There are no data that support the use of one type of pessary over another in women with posterior defects. In our practice, we tailor the pessary fitting to the concomitant pelvic floor defects present, the ability to insert/remove the pessary, and sexual activity. If the patient is sexually active and is able to insert/remove the pessary, we attempt a fitting with a ring pessary with support. A Gellhorn pessary may be more effective for those patients with more advanced posterior prolapse (ie, stage 3 or 4 prolapse) and do not desire intravaginal intercourse. Pessaries may not be as effective for those women who have more distal rectoceles. Nevertheless, reduction of apical and more proximal prolapse can often assist in symptom reduction. Those who choose a pessary over surgery are more likely to be older than 70 years of age, and have less severe prolapse [45]. (See "Vaginal pessaries: Indications, devices, and approach to selection".)

Pelvic floor muscle training — Pelvic floor muscle training can be effective for treatment of urinary and fecal incontinence, but its role in treatment of prolapse is unclear. Physical therapy aims to increase the strength and endurance of the pelvic muscles and therefore improve support for pelvic organs. One trial attempted to investigate the role of perioperative (both pre- and postoperative) physiotherapy in women undergoing corrective surgery for pelvic organ prolapse [46]. Women were randomly assigned to perform or not perform physical therapy before undergoing surgery. Those assigned to the intervention had higher scores on quality of life questionnaires and higher maximum pelvic floor muscle squeeze on manometry. It may be that increasing the strength of the levator ani muscles improved support of the pelvic organs during the crucial window of postoperative healing. However, this study was hampered by short follow-up of three months, and long-term studies have not been performed that demonstrate persistent benefits.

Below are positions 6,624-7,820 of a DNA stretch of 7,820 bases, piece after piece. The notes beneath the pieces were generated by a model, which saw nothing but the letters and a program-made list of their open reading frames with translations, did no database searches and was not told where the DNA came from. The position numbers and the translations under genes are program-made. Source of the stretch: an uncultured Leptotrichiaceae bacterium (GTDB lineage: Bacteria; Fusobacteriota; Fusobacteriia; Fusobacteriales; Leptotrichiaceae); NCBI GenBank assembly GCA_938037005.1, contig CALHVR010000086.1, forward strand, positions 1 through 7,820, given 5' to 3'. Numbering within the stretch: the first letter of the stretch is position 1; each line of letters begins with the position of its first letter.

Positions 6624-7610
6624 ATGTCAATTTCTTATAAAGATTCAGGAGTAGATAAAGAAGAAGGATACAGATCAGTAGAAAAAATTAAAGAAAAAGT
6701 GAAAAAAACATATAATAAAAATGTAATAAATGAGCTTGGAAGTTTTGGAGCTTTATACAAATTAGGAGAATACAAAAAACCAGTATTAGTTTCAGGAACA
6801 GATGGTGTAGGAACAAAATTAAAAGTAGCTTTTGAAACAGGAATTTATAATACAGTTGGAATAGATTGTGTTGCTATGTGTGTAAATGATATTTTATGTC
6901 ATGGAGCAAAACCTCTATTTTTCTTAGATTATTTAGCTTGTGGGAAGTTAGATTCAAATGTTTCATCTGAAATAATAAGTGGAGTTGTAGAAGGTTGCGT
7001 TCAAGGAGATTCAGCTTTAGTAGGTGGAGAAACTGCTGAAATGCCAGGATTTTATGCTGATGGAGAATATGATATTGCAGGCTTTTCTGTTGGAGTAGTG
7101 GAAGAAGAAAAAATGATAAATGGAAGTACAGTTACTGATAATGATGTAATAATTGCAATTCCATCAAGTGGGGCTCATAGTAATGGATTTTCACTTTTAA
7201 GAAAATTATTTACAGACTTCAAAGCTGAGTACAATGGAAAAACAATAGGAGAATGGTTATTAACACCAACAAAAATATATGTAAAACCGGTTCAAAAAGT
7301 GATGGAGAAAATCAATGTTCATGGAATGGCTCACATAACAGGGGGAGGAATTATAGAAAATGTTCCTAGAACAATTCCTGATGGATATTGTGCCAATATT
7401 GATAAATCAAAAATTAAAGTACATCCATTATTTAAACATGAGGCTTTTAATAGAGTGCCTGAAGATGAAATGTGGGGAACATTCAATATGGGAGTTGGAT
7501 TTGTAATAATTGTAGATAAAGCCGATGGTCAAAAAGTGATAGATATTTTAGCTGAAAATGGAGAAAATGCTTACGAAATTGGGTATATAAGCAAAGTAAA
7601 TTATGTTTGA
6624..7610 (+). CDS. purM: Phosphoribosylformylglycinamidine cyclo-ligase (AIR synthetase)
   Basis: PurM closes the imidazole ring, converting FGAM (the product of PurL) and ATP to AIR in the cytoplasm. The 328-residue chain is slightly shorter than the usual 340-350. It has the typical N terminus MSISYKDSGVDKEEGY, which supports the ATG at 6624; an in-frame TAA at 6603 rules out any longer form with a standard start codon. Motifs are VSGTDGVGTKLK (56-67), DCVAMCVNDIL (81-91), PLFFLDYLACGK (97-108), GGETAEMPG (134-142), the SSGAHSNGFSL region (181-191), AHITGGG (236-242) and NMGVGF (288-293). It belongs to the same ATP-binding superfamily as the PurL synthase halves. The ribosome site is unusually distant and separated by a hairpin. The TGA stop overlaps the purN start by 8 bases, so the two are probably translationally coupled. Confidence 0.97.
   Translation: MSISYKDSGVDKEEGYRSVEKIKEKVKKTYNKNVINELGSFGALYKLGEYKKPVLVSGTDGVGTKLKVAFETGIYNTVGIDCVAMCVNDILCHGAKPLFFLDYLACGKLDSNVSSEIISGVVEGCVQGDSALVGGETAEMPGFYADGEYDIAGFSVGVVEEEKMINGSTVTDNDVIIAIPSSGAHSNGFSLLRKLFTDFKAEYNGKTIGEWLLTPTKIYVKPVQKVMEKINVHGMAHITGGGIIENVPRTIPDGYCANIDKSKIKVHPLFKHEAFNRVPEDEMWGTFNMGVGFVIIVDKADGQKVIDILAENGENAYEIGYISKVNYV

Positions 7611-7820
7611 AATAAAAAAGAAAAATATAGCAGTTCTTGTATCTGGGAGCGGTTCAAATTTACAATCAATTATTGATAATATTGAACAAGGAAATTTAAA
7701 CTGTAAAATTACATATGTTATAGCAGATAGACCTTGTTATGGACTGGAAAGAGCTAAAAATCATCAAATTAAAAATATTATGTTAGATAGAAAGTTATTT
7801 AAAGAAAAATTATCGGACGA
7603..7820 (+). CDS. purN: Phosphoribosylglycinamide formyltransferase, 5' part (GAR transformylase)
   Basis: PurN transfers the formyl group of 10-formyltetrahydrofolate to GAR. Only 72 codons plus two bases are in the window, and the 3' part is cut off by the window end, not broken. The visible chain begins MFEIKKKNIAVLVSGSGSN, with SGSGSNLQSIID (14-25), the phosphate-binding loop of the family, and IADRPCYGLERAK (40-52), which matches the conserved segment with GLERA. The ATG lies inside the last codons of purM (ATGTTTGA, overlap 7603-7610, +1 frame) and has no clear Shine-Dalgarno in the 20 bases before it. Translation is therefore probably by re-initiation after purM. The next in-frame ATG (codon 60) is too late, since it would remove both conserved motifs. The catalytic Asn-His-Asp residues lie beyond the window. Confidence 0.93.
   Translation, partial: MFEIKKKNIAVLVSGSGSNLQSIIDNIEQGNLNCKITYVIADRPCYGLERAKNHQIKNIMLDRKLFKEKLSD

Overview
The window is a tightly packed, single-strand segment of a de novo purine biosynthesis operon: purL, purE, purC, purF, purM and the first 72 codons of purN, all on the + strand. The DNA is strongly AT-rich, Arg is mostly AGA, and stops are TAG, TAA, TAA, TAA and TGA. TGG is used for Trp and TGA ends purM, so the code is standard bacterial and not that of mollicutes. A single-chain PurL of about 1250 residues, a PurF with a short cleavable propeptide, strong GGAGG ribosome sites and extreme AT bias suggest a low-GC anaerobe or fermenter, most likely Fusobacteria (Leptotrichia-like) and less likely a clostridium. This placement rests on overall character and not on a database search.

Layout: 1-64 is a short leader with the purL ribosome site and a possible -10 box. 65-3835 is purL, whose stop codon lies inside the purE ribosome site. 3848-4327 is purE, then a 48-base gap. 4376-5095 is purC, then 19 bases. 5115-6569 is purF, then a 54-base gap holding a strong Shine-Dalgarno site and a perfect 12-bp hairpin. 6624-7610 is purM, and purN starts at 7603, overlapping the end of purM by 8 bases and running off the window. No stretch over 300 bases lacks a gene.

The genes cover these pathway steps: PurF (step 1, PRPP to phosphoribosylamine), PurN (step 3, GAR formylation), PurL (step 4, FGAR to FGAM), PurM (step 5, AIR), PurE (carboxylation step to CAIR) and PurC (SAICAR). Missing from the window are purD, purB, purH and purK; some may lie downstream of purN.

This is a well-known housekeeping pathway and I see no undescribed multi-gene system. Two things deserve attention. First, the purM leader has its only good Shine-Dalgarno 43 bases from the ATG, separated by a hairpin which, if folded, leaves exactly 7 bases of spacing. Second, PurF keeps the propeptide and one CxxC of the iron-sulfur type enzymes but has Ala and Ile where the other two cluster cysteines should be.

Given that there are minimal adverse effects from pelvic floor muscle training, the main drawbacks are the cost of providing instruction and the investment of time patients need to make in order to maximize efficacy. Patients will obtain the most benefit from physical therapy by an experienced physical therapist or nurse practitioner in a supervised program, usually consisting of one to two visits per week for 8 to 12 weeks, with ongoing maintenance exercises. Nevertheless, advanced prolapse is unlikely to resolve with physical therapy alone.

Surgery — The surgical approach to management of posterior vaginal wall defects is reviewed separately. Constipation should be managed in women with posterior wall prolapsed to avoid progression of the prolapse or recurrence if surgical management is pursued. (See "Surgical management of posterior vaginal defects".)

SOCIETY GUIDELINE LINKS — Links to society and government-sponsored guidelines from selected countries and regions around the world are provided separately. (See "Society guideline links: Pelvic organ prolapse".)

SUMMARY AND RECOMMENDATIONS

Types of posterior vaginal defects – Posterior vaginal defects may lead to one or more of the following: rectocele (anterior protrusion of the rectum), sigmoidocele (protrusion of the sigmoid colon), and enterocele (protrusion of the small bowel). (See 'Introduction' above.)

Risk factors – Vaginal childbirth, increasing age, and increasing body mass index are the most consistently identified risk factors for developing prolapse. The impact of cesarean birth is less clear. Hysterectomy and chronic elevated intra-abdominal pressures have also been implicated. (See 'Risk factors' above.)